“She decided she wanted to go to nursing school. We made a pact that I would put her through nursing school, and when she got out, she would put me through to become a coach.”
After Amy became a registered nurse, he began taking night classes at Jackson State. When Comer completed the first 32 hours of coursework, he enrolled at Union University. While at Union he served as a volunteer assistant coach under Jerry Hayes, his former head coach at Riverside and his current assistant coach.
After graduating in 1996, Comer was offered a position at McKenzie as an assistant under then-head coach Randy Thomas, helping with linebackers and tight ends.
The following season Bill Koen was brought in to lead the Rebels, and Comer was promoted to defensive coordinator. He says, “He (Koen) helped me a lot; Coach Thomas helped me out tremendously.”
When Koen retired at the end of the 1999 season, Comer applied for and received the head coaching job. In his inaugural season, the Rebels were 11-2. The following season, 2001, saw the team finishing the regular season undefeated, region champions, a semi-final playoff appearance and a victory over the Huntingdon Mustangs. The win over Huntingdon was the first victory against the cross-county rival since 1973.
During his tenure, Comer’s Rebels have won numerous District and Region Championships. In 2007, the Rebels made it to the Blue Cross Bowl to play in the TSSAA State Championship against South Pittsburg.
After the 2019 season, Comer has the most wins with a 159-76 record. His 66.82% winning percentage is second behind Jerry Escue (71.4%) who led the Rebels from 1967-1970.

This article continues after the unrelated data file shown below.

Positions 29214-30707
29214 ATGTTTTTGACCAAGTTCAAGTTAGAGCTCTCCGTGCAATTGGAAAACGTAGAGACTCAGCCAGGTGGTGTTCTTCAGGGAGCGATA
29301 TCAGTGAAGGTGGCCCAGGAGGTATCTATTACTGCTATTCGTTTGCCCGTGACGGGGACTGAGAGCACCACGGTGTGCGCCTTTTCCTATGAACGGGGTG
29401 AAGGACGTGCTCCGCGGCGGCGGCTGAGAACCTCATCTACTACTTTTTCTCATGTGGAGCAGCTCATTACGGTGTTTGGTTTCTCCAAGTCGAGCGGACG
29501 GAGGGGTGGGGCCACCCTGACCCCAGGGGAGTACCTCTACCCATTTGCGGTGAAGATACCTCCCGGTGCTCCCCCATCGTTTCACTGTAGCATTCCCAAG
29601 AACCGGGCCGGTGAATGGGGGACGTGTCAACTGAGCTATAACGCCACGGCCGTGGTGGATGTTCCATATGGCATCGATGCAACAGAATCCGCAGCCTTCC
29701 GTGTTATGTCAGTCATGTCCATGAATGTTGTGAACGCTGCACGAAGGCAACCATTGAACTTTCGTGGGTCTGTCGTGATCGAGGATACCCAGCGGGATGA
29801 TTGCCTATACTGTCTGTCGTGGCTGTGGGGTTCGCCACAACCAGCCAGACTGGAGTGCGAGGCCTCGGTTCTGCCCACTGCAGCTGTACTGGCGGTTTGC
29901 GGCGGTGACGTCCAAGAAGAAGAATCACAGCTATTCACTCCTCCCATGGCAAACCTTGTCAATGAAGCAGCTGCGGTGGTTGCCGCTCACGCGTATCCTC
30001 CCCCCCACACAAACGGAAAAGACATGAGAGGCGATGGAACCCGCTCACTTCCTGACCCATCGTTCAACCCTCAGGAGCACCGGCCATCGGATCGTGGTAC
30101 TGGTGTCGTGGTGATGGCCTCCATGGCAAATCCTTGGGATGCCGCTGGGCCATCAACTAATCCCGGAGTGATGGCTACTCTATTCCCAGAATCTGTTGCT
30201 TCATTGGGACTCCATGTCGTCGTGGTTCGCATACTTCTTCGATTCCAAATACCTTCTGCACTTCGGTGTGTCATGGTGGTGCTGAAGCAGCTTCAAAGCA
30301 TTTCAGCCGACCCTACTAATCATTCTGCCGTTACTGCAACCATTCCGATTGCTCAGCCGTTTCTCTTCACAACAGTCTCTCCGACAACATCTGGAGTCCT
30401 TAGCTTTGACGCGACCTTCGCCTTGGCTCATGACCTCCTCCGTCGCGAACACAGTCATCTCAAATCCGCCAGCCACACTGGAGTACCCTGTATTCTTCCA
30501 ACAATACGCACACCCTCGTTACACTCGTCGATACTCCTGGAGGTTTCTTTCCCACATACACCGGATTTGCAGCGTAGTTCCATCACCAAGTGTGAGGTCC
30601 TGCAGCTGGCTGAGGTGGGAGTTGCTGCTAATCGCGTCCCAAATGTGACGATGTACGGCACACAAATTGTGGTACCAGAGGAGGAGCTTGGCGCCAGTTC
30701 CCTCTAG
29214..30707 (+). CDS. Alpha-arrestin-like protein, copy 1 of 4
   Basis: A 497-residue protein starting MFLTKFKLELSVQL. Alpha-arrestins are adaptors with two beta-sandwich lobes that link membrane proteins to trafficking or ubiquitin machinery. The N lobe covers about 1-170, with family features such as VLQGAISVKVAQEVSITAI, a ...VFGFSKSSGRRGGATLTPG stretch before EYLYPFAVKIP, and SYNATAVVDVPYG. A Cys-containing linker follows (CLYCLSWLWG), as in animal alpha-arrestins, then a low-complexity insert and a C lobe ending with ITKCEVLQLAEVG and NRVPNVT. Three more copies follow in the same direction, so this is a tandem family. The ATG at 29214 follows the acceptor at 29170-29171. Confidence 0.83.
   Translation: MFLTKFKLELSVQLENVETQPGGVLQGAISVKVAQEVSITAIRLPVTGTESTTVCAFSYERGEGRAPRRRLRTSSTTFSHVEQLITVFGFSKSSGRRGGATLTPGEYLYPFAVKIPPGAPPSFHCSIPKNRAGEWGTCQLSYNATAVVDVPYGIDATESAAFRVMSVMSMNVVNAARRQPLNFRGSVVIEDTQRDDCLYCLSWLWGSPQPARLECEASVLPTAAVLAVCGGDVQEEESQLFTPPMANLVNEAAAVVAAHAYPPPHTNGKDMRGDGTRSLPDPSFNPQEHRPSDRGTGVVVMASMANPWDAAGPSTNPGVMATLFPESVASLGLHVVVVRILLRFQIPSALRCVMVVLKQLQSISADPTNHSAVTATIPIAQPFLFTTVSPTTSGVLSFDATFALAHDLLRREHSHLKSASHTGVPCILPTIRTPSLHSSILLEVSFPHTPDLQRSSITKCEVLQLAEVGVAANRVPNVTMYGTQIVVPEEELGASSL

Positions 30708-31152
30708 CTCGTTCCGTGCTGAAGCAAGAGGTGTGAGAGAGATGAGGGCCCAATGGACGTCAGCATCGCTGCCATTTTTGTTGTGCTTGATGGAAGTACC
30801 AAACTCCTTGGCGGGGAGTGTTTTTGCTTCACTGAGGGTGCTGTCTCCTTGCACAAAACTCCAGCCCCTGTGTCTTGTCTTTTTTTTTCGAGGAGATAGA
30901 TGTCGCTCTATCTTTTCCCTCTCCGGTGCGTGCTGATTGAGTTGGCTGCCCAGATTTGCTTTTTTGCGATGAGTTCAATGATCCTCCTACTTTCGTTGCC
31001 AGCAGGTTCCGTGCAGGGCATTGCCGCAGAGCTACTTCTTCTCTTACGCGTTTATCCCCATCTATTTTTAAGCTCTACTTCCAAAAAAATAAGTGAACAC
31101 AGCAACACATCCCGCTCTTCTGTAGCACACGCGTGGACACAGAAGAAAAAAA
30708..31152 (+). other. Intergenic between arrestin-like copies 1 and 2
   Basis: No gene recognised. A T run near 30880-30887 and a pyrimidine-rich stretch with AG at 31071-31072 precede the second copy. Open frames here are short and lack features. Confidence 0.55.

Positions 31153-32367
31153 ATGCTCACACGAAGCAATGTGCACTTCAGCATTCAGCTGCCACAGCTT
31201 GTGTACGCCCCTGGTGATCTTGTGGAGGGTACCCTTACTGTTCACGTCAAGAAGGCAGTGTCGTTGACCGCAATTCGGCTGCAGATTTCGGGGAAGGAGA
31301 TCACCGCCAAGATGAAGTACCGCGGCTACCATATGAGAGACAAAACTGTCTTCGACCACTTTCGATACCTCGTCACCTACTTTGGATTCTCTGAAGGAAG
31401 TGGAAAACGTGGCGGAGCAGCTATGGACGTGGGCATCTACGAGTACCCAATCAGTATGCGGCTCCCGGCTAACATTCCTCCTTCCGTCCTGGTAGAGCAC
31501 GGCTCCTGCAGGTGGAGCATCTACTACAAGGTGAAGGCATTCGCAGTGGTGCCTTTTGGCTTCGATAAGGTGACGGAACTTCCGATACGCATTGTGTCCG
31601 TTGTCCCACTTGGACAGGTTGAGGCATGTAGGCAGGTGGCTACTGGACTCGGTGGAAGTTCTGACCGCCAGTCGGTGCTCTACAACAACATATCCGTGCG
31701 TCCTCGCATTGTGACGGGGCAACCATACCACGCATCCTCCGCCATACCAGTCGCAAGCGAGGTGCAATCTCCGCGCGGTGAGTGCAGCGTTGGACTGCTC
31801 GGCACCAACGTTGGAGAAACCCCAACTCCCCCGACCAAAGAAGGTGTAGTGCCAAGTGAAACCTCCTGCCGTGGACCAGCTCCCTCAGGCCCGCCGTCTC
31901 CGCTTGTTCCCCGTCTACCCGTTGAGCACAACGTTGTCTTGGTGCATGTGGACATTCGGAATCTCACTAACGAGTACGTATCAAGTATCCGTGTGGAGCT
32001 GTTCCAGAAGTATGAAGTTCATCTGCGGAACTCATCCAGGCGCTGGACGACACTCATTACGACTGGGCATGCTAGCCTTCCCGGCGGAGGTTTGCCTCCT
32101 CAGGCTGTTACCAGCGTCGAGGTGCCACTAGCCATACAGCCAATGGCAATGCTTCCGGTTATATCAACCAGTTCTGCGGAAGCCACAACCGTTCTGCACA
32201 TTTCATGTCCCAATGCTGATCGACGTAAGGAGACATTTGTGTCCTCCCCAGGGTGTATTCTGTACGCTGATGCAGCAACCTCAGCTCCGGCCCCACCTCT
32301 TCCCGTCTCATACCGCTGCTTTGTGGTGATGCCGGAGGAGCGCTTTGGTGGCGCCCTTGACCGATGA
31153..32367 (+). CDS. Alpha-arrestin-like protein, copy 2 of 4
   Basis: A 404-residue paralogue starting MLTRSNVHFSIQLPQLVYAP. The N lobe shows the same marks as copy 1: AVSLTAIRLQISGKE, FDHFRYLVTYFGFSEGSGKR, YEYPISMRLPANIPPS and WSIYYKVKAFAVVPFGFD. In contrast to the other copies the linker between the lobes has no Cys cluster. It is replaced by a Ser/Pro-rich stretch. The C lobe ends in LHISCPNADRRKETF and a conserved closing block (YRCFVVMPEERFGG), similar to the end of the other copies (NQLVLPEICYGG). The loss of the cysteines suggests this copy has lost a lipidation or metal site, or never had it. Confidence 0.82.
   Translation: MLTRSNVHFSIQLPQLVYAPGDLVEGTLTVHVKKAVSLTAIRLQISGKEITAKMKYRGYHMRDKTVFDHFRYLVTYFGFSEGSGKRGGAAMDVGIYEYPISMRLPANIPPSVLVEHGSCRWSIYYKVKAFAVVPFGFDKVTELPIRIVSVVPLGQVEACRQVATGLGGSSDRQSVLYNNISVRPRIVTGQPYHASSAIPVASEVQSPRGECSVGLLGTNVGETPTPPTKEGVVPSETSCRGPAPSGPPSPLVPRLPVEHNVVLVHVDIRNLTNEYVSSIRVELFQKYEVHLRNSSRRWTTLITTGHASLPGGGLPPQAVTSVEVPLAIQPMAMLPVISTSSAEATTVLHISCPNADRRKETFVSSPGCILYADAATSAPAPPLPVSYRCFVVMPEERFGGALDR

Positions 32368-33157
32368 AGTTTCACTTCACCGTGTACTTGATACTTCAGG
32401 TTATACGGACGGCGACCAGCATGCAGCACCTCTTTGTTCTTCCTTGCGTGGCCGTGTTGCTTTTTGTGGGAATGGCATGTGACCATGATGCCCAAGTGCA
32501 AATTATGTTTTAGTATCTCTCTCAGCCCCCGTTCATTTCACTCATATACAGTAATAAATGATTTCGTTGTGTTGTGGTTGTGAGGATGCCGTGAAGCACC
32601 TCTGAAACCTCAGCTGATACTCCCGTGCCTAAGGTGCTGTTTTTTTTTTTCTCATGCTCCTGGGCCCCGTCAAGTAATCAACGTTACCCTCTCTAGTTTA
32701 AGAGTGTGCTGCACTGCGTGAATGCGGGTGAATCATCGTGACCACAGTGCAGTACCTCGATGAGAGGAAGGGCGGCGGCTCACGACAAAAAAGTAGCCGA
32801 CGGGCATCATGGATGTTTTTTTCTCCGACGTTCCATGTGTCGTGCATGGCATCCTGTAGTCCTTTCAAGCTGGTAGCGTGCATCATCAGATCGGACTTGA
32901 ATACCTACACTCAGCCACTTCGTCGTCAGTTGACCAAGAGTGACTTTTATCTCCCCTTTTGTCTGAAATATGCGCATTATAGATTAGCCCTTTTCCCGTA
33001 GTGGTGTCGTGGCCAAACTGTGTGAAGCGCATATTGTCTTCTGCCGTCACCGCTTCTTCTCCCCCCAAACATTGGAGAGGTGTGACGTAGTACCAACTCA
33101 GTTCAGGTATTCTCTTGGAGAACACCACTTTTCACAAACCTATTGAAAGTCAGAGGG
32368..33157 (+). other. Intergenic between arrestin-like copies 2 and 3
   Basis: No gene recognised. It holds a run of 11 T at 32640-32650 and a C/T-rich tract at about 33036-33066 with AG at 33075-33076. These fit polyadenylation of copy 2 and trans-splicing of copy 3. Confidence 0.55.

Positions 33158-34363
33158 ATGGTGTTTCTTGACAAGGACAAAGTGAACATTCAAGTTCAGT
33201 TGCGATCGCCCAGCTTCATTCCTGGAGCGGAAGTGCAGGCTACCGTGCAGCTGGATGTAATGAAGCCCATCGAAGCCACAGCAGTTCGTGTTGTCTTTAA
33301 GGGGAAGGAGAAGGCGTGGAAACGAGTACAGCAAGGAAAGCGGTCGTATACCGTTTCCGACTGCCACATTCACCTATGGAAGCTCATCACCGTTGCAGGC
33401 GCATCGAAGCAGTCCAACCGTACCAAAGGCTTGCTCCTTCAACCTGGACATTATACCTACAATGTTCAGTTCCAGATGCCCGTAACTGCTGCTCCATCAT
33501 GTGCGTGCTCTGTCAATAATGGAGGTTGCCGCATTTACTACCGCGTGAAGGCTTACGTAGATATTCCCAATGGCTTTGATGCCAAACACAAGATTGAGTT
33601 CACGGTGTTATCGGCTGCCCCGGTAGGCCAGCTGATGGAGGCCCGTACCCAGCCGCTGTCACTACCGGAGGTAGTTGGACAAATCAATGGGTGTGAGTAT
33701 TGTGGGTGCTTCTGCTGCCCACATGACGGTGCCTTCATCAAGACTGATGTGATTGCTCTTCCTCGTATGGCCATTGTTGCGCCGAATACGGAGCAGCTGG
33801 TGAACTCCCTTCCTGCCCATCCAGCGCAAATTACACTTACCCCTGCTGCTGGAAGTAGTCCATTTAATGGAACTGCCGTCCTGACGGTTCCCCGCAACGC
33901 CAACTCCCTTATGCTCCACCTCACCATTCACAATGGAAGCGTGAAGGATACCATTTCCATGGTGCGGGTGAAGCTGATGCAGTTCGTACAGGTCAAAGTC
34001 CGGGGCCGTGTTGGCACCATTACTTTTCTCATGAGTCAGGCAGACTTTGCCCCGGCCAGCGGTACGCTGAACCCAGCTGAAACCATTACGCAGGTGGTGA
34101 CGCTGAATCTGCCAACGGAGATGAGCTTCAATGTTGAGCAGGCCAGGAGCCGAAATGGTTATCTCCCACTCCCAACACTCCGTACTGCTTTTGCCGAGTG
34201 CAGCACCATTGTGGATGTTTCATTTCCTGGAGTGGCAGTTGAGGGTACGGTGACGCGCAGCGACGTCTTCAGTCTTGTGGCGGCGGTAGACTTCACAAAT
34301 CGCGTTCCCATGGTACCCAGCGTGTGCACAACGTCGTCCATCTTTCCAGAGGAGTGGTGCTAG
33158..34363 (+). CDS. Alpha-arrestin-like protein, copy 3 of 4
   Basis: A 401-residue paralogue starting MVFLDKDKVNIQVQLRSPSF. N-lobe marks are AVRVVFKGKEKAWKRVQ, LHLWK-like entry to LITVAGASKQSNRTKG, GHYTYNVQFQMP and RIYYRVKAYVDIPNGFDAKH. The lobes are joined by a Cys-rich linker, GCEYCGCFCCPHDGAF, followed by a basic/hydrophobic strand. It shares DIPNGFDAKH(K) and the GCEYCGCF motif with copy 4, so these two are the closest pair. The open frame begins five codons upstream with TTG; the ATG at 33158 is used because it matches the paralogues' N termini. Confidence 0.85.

Comer is humble about his successful coaching career. He states he is only a part of the winning combination.
“What we’ve accomplished has very little to do with me and has a whole lot to do with what the kids have done. The players were willing to put forth all the time and work; the coaches put in all the long hours and work; the community gets behind us and backs us, providing the funds to purchase equipment and to be there along with the student body on Fridays to cheer us on. It’s a reflection of the sacrifice they’ve all made and the work they’ve done because it takes a collection of everybody to make the success we’ve had. They had a lot more to do with this than me.”
Comer doesn’t claim the wins are the end all be all to his career. It’s about his players.
“Watching the kids grow up, accomplishing goals they set for themselves, grow and mature and get to be young, that’s the fun part for me. They come in as freshmen, acting silly, then you watch them grow up and develop into seniors...You get attached to all the kids in school, but when you spend as much time with them as we do, you can really get attached to them and hate to see them go, they became like extended family, so to speak.”
Coaching has taken much of his time, but he has always made time for family. Amy and Wade have three children together, Laken, Bryant and Anna. All three spent time with their father on the sidelines through various facilities; manager, ball boy/girl and player.
The looming threat of COVID-19 made preparing for the 2020 season a nightmare for any coach. Yet, the Rebels opened the season with a prized 31-22 victory over Huntingdon. With eight weeks to go and a cancelled week-two game against West Carroll only time will tell how the season plays out.